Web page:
file_get_contents() is an amazing flexible function, although probably quite controversial depending on its use. Initialy file_get_contents() is used to read out data in a file, but this function has some additional quirks that it can be used for aswell. For example pass it a URL instead and it will read out the html content of a page. Pass it a route to your API and it will read the response as if it were making a GET request.

In addition, it can also be configured to make POST requests. This is the tricky part as I would not recommend using this ever unless its for some tiny pet project hack you would like to wip together (and I have done it so I'm just as guilty). A better practice would be to use PHP's built in cURL library or my personal preference, the Httpful Library. But lets take a look at this "hack". Below is an example:

$body["data"]["username"] = "bensoer";
$body["data"]["firstname"] = "ben";
$body["data"]["lastname"] = "soer";
$body["data"]["password"] = "supersecret";
$json_data = json_encode($body);

$post = file_get_contents(",null,
        'http' => array(
            'protocol_version' => 1.1,
            'user_agent'       => 'phpExample',
            'method'           => 'POST',
            'header'           => "Content-type: application/json\r\n".
                "Connection: close\r\n" .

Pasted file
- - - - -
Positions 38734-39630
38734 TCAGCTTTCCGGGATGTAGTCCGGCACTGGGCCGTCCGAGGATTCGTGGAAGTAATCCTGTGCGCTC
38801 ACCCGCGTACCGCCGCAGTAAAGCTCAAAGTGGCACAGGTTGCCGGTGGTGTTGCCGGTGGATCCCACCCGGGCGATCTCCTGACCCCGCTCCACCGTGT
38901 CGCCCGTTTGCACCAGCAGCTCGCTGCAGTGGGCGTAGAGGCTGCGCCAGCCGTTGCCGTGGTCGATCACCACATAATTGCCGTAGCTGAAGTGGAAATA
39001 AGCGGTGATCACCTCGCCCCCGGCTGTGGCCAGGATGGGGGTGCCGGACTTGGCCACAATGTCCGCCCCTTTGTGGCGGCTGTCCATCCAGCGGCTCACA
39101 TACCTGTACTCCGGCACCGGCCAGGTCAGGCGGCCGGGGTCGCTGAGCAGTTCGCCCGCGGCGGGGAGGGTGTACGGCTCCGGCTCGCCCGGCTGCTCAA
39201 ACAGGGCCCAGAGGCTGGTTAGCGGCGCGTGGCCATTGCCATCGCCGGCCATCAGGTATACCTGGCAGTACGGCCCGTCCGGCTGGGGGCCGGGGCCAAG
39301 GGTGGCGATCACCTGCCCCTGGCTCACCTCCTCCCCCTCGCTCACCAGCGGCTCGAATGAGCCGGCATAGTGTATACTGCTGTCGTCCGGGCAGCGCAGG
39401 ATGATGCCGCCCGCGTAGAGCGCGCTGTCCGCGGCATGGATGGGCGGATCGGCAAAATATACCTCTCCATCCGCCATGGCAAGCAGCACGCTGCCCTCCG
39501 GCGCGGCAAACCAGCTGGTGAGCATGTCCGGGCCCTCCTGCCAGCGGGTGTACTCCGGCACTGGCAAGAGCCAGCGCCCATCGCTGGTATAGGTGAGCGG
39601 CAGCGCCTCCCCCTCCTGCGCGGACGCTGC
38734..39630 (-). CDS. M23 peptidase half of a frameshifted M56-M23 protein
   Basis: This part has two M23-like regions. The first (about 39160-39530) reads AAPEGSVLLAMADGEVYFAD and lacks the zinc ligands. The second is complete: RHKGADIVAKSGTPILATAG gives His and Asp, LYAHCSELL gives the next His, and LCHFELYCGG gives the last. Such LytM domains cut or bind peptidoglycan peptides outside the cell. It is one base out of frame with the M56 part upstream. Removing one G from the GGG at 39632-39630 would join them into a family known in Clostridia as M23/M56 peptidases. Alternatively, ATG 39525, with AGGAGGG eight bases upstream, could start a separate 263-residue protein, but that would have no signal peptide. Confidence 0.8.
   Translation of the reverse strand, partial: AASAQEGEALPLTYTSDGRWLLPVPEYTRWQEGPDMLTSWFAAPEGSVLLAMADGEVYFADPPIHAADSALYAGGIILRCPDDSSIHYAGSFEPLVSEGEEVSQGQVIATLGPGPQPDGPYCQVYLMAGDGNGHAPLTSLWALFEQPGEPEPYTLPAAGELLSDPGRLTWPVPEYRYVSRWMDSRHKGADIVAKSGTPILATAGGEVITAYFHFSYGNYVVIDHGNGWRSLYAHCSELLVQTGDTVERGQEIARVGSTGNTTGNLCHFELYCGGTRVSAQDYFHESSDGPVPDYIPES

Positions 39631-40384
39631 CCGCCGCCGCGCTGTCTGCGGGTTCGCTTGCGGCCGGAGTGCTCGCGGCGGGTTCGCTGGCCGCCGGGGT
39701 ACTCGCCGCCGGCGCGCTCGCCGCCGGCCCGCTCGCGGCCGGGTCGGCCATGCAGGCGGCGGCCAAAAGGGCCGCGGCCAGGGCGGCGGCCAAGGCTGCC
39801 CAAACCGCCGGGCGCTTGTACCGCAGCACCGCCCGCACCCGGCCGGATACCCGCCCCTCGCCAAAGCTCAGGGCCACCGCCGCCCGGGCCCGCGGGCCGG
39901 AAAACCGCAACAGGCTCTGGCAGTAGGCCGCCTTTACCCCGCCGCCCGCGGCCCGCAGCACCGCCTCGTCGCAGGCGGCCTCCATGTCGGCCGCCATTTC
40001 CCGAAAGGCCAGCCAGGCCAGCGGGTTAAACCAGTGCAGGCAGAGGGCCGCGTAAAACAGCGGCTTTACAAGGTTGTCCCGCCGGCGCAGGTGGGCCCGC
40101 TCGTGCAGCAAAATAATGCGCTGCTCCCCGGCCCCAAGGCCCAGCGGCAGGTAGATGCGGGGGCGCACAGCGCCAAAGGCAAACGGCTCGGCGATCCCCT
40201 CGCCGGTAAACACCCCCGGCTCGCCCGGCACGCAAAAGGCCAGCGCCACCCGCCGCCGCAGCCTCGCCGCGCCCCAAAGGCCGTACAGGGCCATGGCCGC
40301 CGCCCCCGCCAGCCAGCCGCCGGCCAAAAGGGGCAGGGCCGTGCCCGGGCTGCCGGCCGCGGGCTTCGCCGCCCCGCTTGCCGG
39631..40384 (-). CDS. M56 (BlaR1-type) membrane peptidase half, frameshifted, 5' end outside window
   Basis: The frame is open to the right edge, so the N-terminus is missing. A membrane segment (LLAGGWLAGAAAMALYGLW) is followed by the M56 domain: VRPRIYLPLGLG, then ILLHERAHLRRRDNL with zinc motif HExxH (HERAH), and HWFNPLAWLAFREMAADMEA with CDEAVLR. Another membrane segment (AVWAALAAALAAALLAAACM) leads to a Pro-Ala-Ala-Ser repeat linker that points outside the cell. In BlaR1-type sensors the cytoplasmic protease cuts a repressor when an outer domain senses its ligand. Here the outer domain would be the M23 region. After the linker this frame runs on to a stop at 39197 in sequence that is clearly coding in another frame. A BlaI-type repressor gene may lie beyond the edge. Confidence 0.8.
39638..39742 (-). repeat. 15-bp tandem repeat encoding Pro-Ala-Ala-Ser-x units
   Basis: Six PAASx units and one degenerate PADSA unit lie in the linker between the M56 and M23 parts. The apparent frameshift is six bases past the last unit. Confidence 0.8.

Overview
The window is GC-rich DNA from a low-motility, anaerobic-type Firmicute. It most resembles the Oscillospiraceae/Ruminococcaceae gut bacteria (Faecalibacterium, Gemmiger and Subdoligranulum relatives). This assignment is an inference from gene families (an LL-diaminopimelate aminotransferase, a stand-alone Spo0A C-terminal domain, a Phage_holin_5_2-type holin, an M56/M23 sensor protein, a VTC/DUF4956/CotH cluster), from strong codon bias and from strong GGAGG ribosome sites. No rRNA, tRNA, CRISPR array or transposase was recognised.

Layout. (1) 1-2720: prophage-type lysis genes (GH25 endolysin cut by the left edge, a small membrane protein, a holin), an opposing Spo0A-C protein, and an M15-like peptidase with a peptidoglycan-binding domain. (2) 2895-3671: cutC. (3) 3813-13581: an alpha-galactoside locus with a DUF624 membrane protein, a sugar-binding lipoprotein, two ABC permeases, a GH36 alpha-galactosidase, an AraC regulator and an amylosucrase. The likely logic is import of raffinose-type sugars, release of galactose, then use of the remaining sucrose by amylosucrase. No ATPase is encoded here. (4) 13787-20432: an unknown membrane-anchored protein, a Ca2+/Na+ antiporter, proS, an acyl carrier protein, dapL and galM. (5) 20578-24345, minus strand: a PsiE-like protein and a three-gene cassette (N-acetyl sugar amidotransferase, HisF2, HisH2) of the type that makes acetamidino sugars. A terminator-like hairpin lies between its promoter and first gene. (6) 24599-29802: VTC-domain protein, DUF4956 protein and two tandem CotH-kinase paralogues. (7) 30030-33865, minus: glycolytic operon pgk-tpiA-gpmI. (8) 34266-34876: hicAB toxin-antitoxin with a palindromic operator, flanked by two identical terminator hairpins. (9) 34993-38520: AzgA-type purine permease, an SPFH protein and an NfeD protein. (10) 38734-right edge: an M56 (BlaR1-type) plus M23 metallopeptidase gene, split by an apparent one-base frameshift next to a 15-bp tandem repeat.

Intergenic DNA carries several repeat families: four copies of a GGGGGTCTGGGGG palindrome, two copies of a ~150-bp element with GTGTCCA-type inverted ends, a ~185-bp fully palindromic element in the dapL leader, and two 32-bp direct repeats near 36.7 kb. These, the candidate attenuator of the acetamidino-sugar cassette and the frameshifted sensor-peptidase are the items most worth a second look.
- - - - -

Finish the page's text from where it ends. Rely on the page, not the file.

"Content-length: " . strlen($json_data) . "\r\n",
            'content'          => $json_data,
    //request was successful
    //request failed

From the first few lines you can see were creating our json body content for our post request. Then we get to our file_get_contents()call. First parameter is the URL, second parameter sets whether to use the php include path in searching / resolving the first parameter. Obviously this would be more applicable if you were reading out a text file, therefor null is passed for now. If you were reading a file you can use the FILE_USE_INCLUDE_PATH constant for this parameter. The third parameter is the context parameter, and this can be used in many ways to manipulate how the file_get_contents() works. By using a stream_context_create object we can essentially rewrite the functionality of file_get_contents() to act like a POST request client. As you can see in the example, we changed it to http 1.1, set it to method POST, set its content type for json so we can pass json as body content and then appended our body data to the request. The function then returns a value, FALSE is returned on failure, and other values are returned if it is successful. What it actually returns I have not tried out myself yet. I never needed what it returned when i used it, just that it succeeded